The fetus can be seen inside the uterus on this color ultrasound scan. At this stage of development, the fetus measures approximately 2.4 in (6 cm) crown to rump and weighs around 0.3 oz (10 g).
At around 12 weeks, the doctor might be able to hear your baby's heartbeat with a handheld monitor.
At this stage your baby's heart beats at approximately 140 beats per minute, so at least twice as fast as your own. The heart and its internal electrical conducting system are structurally complete but its external nerve supply is still quite immature. The nerves to the heart influence its rhythm, gradually slowing the rate as the pregnancy advances.
The heart is tiny and to maintain an adequate output the heart is unable to increase the amount of blood it pumps with each beat (as we can), but instead increases the number of times it beats each minute.
The abdominal cavity is large enough to hold the intestines. Whereas before they were bulging outside of your baby's body, they now fit into her abdominal cavity. Having started to rotate while outside the body, the bowel completes its final rotation in the abdominal cavity. Once inside, the bowel position remains fixed, and its diameter increases as the loops of bowel become hollow.
Focus On... Twins
If you're carrying twins, you're likely to have put on some weight by now, perhaps around 11 lb (5 kg). Early weight gain is usually a good thing, especially in your case, since this is a vital time for the formation and development for your babies organs. As a rough guide, a good recommended weight gain is:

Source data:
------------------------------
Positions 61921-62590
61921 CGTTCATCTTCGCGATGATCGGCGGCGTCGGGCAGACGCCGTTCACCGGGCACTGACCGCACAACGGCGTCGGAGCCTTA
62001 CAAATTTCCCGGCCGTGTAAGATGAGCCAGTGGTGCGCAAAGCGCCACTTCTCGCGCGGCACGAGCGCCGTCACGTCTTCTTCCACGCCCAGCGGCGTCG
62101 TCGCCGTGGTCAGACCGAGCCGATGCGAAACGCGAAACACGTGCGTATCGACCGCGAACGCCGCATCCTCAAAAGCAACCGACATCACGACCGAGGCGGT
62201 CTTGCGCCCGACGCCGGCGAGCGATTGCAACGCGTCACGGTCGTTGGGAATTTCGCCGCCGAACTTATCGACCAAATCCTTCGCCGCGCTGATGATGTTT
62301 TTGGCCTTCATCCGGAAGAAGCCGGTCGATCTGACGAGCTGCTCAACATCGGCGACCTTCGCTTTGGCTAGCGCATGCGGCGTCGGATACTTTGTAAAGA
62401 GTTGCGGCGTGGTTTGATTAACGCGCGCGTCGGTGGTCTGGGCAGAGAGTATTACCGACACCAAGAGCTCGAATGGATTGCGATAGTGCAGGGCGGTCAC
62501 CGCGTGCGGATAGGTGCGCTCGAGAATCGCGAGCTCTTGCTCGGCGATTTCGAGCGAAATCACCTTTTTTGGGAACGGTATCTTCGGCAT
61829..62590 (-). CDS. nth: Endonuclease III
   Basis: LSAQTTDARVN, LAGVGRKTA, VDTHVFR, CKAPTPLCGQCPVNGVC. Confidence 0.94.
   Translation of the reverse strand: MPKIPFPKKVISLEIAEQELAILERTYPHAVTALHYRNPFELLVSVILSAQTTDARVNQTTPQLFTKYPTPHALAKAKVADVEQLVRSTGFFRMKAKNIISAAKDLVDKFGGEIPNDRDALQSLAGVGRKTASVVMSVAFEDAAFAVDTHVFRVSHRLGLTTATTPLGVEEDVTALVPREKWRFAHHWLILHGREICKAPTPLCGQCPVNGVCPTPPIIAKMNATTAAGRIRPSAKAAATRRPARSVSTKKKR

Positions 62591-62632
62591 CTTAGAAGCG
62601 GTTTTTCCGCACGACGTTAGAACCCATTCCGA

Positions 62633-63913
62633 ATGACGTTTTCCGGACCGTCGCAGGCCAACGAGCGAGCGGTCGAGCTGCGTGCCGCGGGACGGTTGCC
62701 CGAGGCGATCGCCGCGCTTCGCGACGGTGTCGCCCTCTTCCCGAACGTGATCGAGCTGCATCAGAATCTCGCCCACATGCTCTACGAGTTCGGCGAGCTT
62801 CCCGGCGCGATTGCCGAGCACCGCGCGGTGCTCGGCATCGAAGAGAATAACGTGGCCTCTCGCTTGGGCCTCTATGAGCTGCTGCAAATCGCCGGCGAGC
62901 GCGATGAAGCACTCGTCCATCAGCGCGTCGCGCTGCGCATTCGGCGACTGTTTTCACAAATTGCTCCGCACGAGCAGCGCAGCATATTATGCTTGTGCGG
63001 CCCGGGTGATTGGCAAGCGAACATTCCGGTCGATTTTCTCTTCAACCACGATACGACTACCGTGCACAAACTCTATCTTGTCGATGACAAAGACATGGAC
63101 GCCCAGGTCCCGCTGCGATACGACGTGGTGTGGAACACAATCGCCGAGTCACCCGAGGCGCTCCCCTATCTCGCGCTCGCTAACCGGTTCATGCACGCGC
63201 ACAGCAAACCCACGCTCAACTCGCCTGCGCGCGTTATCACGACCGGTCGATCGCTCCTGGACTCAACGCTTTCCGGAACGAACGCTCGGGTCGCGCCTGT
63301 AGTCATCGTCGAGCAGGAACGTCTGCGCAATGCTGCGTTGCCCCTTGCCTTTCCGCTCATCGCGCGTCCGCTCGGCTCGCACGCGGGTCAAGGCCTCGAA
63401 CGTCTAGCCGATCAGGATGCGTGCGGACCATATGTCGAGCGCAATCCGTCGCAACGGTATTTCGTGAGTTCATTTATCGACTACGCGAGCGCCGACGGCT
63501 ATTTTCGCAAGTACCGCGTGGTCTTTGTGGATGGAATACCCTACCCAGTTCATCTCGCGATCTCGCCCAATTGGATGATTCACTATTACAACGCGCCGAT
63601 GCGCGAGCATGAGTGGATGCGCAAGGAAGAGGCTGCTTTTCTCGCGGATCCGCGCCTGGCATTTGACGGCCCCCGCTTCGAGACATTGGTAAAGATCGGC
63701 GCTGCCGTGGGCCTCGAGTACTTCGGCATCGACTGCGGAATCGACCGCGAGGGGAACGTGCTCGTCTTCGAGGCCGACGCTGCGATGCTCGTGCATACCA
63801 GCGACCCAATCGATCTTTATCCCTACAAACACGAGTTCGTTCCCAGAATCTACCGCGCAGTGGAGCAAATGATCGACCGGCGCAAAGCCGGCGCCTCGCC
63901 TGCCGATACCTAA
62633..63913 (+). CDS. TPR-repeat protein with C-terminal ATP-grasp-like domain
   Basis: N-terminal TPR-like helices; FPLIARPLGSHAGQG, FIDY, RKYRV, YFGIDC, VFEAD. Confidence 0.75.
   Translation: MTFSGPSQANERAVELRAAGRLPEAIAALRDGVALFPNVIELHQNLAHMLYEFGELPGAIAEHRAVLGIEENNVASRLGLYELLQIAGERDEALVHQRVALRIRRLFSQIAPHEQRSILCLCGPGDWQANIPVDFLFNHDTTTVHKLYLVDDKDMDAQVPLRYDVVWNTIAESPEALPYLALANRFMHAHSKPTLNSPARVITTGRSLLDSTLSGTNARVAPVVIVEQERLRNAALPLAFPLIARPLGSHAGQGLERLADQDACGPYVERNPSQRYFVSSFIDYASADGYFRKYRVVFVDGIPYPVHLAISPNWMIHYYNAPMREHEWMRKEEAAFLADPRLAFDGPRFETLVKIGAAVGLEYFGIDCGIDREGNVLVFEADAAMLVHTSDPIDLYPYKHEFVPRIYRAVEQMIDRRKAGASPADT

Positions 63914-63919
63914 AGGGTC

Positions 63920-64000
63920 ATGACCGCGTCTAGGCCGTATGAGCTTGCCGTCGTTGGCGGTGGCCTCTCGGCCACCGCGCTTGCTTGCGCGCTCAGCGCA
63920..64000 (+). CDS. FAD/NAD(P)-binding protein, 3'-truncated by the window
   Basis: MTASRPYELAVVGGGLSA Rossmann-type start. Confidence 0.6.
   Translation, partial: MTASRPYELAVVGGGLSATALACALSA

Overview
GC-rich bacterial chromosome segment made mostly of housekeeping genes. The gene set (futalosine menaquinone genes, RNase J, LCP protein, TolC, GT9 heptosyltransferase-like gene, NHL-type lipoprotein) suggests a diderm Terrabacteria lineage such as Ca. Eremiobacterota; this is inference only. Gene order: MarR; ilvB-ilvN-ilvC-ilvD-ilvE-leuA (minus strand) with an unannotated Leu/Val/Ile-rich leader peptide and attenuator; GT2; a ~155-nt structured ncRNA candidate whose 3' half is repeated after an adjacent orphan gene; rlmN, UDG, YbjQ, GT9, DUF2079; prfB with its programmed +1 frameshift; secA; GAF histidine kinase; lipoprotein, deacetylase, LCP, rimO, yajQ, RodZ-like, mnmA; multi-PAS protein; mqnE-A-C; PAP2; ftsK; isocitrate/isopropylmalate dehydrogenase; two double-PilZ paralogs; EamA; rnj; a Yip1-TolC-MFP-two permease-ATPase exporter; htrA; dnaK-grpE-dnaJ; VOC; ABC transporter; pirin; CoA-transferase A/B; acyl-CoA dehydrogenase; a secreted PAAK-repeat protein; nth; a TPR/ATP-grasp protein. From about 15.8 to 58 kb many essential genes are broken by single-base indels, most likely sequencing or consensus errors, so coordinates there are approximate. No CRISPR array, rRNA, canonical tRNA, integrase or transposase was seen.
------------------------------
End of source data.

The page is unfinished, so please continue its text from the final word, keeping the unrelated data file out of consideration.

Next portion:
For twins, total weight gain of 35-45 lb (16-20 kg), preferably 24 lb (11 kg) by week 24, then a gradual increase until the birth.
For triplets, a total weight gain of 50-60 lb (23-27 kg), preferably 35 lb (16 kg) by week 24, then a gradual increase until the birth.
For quads, total weight gain of 65-80 lb (31-36 kg), ideally 50 pounds of it by week 24.
Smoking: the facts
If you've only cut down, rather than quitting, read on. Many smokers inhale more deeply when smoking less and their intake of damaging toxins increases. Here's how smoking affects your baby:
The carbon monoxide, nicotine, and other substances that you inhale pass from your lungs, into your blood-stream, and cross the placenta.
Nicotine makes your baby's heart beat faster as she struggles for oxygen, which can affect her growth rate.
Smoking increases the risk of miscarriage, premature birth, and low birth weight, and exposure to tobacco chemicals makes your baby more likely to suffer from conditions such as asthma and chest infections after the birth, which may be bad enough to warrant a hospital stay.
There is also a higher risk of crib death if you or your partner smokes. Your partner should stop too.
If you live with a smoker, you will be inhaling thousands of toxic carcinogenic chemicals that are released into the air around you from the burning end of the cigarette and the exhaled smoke.
Several studies have confirmed that passive smoking can damage the baby's health and increase the risk of miscarriage and premature birth.